SMS lenders face court setback

Companies which lend money via SMS have been told by Sweden's consumer ombudsman to review the fees they charge borrowers. The ombudsman's order follows a ruling by the Swedish Market Court in which lender Mobillån Sverige was banned from charging fees that exceeded the cost of a loan.

The Swedish Consumer Credit Act forbids companies from charging borrowers more than the cost of providing the credit. The Market Court told Mobillån Sverige that it must stop charging fees of 300 kronor on a loan of 1,000 kronor unless there was a particular cost for providing that particular loan to a borrower. If the company ignores the court ruling it will face a fine of 700,000 kronor.

The court said that the 15 million kronor charged in fees by the company could not be classed as covering the cost of supplying the credit. It also said that the cost of maintaining a board and a managing director were not legitimate grounds for the fees. It said it was also debatable whether salaries of other employees could be considered legitimate costs of supplying credit.

Over 20,000 reports of unpaid mobile phone loans have been received by the Swedish Enforcement Authority, a state-run debt collecting agency.

“Not even I thought that there would be this many. The increase has been like an avalanche,” said Janne Åkerlund of the Swedish Enforcement Authority.

Many of the borrowers reported were young. Of last year’s applications to the authority from lenders, 36 percent concerned loans taken by people aged 18-25, despite this age group only containing 10 percent of Sweden’s population. The next age group up, 26-35-year-olds, accounted for 33 percent of loans for which lenders applied for help in recovering.

Some 44 percent of unpaid SMS loans had been taken by women. Overall, women only account for 35 percent of debts chased up by the enforcement agency.

Wednesday’s ruling is likely to have a major effect on the consumer credit market.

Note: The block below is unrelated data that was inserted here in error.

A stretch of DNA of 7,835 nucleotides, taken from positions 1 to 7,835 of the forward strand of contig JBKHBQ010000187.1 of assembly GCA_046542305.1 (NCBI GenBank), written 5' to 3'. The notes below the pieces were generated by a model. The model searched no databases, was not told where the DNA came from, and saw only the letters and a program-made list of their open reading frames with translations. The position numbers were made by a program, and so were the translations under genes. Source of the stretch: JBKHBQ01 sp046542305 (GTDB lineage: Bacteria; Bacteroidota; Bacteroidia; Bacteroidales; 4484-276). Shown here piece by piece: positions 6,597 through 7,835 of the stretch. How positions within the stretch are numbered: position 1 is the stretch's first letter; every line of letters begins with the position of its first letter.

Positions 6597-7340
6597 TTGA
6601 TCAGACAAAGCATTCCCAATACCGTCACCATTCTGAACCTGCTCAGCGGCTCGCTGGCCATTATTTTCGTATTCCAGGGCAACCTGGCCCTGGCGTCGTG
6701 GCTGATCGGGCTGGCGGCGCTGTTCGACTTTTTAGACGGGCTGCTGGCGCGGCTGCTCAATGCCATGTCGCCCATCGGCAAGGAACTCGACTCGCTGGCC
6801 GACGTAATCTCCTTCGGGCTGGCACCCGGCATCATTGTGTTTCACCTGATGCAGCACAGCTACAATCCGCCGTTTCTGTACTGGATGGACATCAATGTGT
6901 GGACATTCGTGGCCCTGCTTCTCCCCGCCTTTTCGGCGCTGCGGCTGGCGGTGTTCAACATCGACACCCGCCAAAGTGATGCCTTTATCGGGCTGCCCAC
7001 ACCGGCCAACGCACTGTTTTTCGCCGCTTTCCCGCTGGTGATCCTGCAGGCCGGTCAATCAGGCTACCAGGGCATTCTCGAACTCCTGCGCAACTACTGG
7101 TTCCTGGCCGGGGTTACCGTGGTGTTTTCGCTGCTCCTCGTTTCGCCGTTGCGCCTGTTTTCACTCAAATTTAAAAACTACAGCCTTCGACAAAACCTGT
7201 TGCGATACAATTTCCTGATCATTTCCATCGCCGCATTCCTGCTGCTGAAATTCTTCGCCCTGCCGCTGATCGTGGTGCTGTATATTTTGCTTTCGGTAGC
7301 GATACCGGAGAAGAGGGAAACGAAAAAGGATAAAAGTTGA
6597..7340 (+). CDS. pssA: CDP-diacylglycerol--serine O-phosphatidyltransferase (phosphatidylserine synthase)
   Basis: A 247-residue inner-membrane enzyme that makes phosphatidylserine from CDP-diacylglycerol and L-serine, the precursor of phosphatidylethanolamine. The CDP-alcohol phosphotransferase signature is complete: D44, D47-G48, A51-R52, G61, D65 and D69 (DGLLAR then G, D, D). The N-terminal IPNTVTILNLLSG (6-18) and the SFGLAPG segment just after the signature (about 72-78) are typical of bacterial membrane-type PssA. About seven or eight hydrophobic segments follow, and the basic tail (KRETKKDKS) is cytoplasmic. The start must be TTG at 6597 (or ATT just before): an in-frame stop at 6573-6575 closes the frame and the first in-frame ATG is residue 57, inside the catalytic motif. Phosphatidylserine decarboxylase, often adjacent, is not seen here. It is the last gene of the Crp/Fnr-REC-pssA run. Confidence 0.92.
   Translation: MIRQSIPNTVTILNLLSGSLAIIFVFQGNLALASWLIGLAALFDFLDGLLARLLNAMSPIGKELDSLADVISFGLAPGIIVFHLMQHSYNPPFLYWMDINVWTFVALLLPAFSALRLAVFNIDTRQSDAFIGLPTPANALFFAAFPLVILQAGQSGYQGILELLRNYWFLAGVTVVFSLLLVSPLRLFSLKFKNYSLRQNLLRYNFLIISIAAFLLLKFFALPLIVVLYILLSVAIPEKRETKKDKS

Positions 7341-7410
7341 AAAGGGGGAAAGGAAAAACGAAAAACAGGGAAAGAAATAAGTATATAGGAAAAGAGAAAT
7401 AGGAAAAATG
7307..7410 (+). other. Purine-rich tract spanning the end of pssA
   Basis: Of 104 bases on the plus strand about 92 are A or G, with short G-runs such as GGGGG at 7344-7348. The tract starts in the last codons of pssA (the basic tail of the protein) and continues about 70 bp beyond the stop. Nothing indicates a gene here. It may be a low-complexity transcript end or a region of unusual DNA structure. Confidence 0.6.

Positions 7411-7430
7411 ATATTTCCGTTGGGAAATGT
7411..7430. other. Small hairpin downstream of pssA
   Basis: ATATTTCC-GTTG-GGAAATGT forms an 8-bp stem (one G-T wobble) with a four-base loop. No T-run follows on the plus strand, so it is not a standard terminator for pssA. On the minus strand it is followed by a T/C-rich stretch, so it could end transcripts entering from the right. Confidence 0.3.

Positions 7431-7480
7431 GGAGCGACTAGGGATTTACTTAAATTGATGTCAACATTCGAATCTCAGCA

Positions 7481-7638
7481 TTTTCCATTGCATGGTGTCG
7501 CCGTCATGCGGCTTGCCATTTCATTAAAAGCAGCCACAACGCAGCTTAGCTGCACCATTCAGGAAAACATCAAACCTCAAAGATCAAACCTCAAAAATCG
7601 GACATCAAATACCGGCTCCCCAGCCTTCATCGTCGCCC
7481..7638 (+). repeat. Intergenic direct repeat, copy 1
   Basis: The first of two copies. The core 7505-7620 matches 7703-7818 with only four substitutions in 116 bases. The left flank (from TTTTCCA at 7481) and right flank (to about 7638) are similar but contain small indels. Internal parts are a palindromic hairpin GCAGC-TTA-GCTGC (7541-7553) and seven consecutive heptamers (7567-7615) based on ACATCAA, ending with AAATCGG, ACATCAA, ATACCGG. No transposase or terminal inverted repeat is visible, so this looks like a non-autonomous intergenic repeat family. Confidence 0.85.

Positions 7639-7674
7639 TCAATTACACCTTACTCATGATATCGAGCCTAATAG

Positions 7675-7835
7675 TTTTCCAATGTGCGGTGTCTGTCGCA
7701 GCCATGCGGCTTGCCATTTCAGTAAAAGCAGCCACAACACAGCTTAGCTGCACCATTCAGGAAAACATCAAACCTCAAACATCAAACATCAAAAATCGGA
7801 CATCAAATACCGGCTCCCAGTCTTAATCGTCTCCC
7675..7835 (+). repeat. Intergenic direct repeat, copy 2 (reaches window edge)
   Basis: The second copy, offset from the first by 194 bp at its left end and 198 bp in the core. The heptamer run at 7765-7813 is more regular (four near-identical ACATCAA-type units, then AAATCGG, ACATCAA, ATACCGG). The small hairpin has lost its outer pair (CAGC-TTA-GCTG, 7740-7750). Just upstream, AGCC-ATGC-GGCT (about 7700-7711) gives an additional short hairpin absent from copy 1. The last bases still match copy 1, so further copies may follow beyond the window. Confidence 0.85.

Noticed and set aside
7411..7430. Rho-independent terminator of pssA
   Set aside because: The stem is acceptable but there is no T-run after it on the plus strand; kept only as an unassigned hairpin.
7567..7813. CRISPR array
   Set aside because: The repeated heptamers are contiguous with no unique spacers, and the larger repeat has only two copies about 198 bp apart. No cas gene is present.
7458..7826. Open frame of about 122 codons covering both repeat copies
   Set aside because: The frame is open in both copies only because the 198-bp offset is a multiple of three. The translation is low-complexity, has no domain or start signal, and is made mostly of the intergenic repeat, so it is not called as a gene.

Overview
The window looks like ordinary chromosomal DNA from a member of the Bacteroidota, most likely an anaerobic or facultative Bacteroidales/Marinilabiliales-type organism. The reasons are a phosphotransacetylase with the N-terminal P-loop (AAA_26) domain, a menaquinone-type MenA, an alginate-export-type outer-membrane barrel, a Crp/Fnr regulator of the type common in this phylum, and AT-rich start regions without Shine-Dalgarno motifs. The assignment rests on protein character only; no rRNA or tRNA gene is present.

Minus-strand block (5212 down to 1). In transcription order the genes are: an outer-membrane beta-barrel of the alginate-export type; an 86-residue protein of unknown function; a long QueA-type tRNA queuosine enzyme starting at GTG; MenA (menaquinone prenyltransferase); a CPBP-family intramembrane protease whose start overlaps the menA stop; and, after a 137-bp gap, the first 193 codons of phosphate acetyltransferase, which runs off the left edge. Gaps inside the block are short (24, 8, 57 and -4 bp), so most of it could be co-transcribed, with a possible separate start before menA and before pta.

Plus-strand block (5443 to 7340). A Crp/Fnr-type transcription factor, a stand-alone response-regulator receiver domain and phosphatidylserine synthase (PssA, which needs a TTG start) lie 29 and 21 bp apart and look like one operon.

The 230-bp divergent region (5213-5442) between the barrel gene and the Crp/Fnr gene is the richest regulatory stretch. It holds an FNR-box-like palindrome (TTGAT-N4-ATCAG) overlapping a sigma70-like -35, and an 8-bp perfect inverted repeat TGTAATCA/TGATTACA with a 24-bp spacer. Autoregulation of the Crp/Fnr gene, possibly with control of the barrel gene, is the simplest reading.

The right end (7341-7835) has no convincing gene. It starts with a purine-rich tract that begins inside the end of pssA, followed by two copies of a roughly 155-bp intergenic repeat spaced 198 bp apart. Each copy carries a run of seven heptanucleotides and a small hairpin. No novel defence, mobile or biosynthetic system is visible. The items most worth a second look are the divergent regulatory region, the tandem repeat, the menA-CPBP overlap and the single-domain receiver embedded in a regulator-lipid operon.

“I expect that a process of self-cleansing will now occur and that all players on the market will review their fees. To ensure that this happens, the Swedish Consumer Agency will actively check that the ruling in the Market Court is followed,” Consumer Ombudsman Gunnar Larsson said in a statement released on Wednesday.


Sweden ‘can live with’ EU bank deal: Borg

Swedish Finance Minister Anders Borg has said that he could accept the deal agreed in Brussels in the early hours of Thursday morning regarding how to deal with troubled banks.

Sweden 'can live with' EU bank deal: Borg

“As a balanced compromise we can live with this,” Borg said after the marathon meeting of EU finance ministers.

Borg expressed hope however of some adjustment to the deal in forthcoming negotiations with the European Parliament.

“I think that there is further work in trialogue that can move this forward, especially when it comes to using direct recapitalization by shareholders in the banks. There are further opportunities for improvement,” he said.

“But this is a significant step forward, and that means that in practice we have a solution for Swedish banks,” he added.

The deal basically reaffirms the so-called “bail-in” rule – meaning that banks are primarily saved by using their own resources, shareholders or even depositors.

“This establishes bail-in as the new rule. The goal is to have a common view on the matter throughout Europe so that our taxpayers will no longer have to shoulder the burden,” said Irish Finance Minister Michael Noonan according to AFP.

Although it is primarily shareholders and financiers who will be tapped for money, depositors with more than €100,000 also carry a risk of having to contribute.

“Swedish companies may very well become involved in paying for crisis-hit banks in ways that have not previously been the case. It will put more pressure on banks to act prudently. Both shareholders and their financiers will have to bear some of the risk,” Borg said.

States will however retain the possibility to intervene and save troubled banks.

“The Swedish government will go in when it comes to Swedish banks. Then Swedish taxpayers have an interest to act, if it creates serious risk of a long economic decline and high costs in terms of unemployment,” Borg said.

TT/The Local/pvs

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